By Lethbridge Herald on February 17, 2022.
Dale Woodard – Lethbridge Herald
Art lovers will have the chance not only to see new works, but also to meet the artists themselves as the Southern Alberta Art Gallery Maansiksiksikaitsitapiitsinikssin presents three new exhibitions from today until April 24.
The public is invited to attend tonight’s Opening Reception from 7-9pm.
The keynote will take place at 7:30 p.m. and guests will have the opportunity to view the exhibits and meet the artists.
On the bill, Prairie Invasions: A Hymn by Emily Neufeld, Excitation Station by Les Ramsay and Gifts by Nicholas Wade.
The landscapes of southern Alberta through the eyes of young people are also highlighted in Cultivating Community: Exploring Youth Perspectives Through Rural Photography.
In 2018, Neufeld traveled the Prairies to investigate abandoned farmhouses built by migrant settlers in the 19th century. Once there, she worked with natural and man-made materials she found in and around homes to create sculptures. Before leaving, she documented her actions in photographs.
“I’ve worked on different homes that are at the end of their life cycle for quite a long time,” Neufeld said. “So whether it’s a house slated for demolition in the Lower Mainland or abandoned farms on the Prairies. I’ve also done abandoned fishing shacks on the east coast.
“I go into these different buildings that are going to be demolished or that are falling apart and I look for the stories that I can see or the lives of the people who lived there and I have a moment of pause and empathy for their lives before their homes were destroyed I believe that objects and homes are the repositories of our memories and certain smells and things will bring back vivid memories.
During her travels, Neufeld said she would talk with community members and farmers to get as many stories as possible about the history of the house.
“There’s a change in the farming lifestyle and a lot of people are resisting change and that makes sense, but this land has gone through a lot of change before farming was a thing here too and it’s interesting to think about the ways life comes and goes and how western colonizers here are also not part of the natural history of this place,” she said. “When we go back to the good old days, it there are many layers of good old times and it kind of depends on the person’s perspective of what good old days they’re yearning for, so I’m looking at introducing species and invasive species and I’m thinking of our farmers and to our colonizers who introduce species that arrive and find a way to live with what is already there. Or are we an invading species that totally takes over and wipes out the life that was here before us? That’s why I use a lot up things like brown-eyed Susans and prairie grasses as well as barn swallows.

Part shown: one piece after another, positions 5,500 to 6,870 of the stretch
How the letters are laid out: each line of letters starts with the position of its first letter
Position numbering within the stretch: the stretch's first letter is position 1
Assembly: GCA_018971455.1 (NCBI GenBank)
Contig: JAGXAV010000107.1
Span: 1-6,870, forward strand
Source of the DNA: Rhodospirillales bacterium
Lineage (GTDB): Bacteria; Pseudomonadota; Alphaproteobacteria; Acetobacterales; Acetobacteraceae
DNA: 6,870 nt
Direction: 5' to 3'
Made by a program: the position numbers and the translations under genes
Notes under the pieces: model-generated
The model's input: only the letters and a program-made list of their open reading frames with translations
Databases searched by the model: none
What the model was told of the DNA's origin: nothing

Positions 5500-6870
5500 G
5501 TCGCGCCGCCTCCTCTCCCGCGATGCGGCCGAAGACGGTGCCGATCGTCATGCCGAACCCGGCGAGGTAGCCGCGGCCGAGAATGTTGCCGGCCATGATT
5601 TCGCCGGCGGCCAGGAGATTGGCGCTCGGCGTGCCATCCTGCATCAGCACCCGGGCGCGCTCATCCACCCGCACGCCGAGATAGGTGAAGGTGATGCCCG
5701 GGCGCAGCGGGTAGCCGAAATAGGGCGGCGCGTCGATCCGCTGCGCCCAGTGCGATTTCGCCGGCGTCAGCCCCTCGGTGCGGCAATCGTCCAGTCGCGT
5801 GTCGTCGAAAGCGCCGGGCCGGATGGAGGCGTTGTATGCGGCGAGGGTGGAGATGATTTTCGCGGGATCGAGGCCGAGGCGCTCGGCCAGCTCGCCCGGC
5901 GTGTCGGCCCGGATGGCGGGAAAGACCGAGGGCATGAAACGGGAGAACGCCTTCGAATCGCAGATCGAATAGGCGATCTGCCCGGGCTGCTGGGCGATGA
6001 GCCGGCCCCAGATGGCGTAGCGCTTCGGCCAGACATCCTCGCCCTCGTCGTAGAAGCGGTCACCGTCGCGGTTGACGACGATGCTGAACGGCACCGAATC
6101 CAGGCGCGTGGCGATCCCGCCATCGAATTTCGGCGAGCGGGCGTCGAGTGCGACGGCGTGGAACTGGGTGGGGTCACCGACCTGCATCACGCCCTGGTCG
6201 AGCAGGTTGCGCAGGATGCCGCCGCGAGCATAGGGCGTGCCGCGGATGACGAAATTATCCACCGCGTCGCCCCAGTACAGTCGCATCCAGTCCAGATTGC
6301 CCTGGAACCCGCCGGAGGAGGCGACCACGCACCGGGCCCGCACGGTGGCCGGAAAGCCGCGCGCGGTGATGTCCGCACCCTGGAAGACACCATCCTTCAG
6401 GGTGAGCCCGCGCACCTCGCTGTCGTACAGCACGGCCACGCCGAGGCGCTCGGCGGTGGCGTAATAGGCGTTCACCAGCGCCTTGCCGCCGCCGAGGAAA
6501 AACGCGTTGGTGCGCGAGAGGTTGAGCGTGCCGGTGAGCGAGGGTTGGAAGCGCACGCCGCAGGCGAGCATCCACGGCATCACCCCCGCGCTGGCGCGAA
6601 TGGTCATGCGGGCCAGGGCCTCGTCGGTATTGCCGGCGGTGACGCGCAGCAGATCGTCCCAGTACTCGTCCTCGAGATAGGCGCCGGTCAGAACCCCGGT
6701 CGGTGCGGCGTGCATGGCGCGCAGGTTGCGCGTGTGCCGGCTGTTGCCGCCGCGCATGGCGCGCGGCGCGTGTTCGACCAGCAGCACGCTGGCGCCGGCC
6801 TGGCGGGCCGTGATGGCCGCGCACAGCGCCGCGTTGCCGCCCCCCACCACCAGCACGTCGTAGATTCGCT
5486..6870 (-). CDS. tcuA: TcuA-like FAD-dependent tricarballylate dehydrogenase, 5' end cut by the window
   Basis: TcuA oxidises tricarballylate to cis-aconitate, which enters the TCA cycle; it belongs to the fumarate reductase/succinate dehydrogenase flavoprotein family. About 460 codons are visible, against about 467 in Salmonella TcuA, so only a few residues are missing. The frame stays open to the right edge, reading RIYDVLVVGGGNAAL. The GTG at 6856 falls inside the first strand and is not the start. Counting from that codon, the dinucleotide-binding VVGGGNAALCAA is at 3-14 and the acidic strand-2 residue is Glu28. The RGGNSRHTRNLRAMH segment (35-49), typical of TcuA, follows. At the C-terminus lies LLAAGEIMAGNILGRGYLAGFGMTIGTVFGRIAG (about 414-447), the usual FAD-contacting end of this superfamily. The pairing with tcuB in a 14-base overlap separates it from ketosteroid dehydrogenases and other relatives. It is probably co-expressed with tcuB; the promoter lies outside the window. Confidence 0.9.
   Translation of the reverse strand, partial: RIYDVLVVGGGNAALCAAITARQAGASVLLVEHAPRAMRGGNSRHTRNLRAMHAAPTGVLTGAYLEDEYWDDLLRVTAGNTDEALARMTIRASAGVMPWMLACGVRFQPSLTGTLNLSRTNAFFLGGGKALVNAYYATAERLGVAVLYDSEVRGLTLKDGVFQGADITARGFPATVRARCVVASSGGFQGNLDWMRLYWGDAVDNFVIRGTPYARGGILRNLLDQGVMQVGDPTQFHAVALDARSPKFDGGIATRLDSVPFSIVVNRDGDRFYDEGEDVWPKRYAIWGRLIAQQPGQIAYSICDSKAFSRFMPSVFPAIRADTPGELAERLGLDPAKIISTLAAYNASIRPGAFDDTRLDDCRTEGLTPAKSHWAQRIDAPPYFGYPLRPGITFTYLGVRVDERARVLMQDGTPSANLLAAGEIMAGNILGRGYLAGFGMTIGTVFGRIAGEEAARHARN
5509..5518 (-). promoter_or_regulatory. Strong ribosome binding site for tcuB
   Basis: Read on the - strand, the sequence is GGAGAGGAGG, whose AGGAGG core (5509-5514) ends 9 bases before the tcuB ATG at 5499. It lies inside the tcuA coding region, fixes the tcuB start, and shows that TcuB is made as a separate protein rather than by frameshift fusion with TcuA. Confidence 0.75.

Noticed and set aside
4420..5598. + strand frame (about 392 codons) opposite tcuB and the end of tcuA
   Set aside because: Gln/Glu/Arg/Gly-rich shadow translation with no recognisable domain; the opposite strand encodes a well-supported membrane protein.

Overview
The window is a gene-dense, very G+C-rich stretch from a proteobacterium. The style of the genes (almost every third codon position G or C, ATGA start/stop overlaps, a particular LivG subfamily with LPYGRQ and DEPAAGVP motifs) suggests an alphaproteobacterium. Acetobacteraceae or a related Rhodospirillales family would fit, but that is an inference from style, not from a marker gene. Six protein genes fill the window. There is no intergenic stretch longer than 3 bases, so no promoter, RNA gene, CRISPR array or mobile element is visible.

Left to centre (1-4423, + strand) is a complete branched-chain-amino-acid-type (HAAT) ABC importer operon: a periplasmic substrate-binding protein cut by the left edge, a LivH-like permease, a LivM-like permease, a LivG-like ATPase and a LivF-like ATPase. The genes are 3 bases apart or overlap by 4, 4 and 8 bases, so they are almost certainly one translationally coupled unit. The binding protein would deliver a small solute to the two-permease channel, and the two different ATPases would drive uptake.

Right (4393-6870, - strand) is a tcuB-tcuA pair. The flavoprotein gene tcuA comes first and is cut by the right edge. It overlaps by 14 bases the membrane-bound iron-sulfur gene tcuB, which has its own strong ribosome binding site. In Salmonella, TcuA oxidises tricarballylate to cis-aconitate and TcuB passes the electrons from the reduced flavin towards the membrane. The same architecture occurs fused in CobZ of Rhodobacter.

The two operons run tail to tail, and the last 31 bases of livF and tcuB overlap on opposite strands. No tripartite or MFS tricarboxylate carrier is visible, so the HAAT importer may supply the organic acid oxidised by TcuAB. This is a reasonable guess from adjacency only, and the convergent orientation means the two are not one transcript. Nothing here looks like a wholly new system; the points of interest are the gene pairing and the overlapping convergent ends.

Ramsay is a Vancouver-based Métis artist whose embroideries, paintings, and carvings begin with the oddities, trinkets, and scraps of local artisans and foreign artists.
In Excitation Station, his depictions of marine scenes, forest life and trinkets mask a keen awareness of the material surplus that contributes to worsening climate catastrophes in Canada.
Wade is a retired art professor from the University of Lethbridge who continues his artistic practice while living part-time in Lethbridge. Wade’s installation reflects his many years of service as a teacher and creative practitioner, displaying gifts received from students, friends and fellow artists, accumulated over 40 years.
Cultivating Community: Exploring Youth Perspectives Through Rural Photography explores youth perspectives through rural photography, said Adam Whitford, acting curator of the Southern Alberta Art Gallery.
The initiative is in partnership with Family and Community Support Services Youth Initiative, Kaleidoscope Inclusive Youth Programming and the City of Taber – Arts, Culture, and Recreation Department.
“This exhibit is made by nine high school students from Taber,” Whitford said. “They brought in a photographer and worked with the students and once their photos were developed, I held a workshop with the students to explain how you organize an exhibition, what is organized and how you display your photos and tell a story. story through objects.”
Each student, aged 13 to 18, received a disposable camera.
“Some students took them on trips across borders and got a wide variety of photos,” Whitford said. “We had them printed in January and just a month ago I had my workshop with them and worked with them to choose what their best photos were.”
Whitford said the SAAG was approached because of the “South” in its name.
“We’re not just the art gallery of Lethbridge, we’re an art gallery for all of southern Alberta. I think that signals that we are open to some community initiatives and sometimes if people approach us with projects like this, we are happy to showcase emerging artists from southern Alberta.
Following its presentation at the gallery, the exhibition will travel through Taber’s MD, making stops in the town of Taber, Vauxhall Library and Barnwell Library, allowing the art to be more accessible to contributing photographers and communities. they live in.
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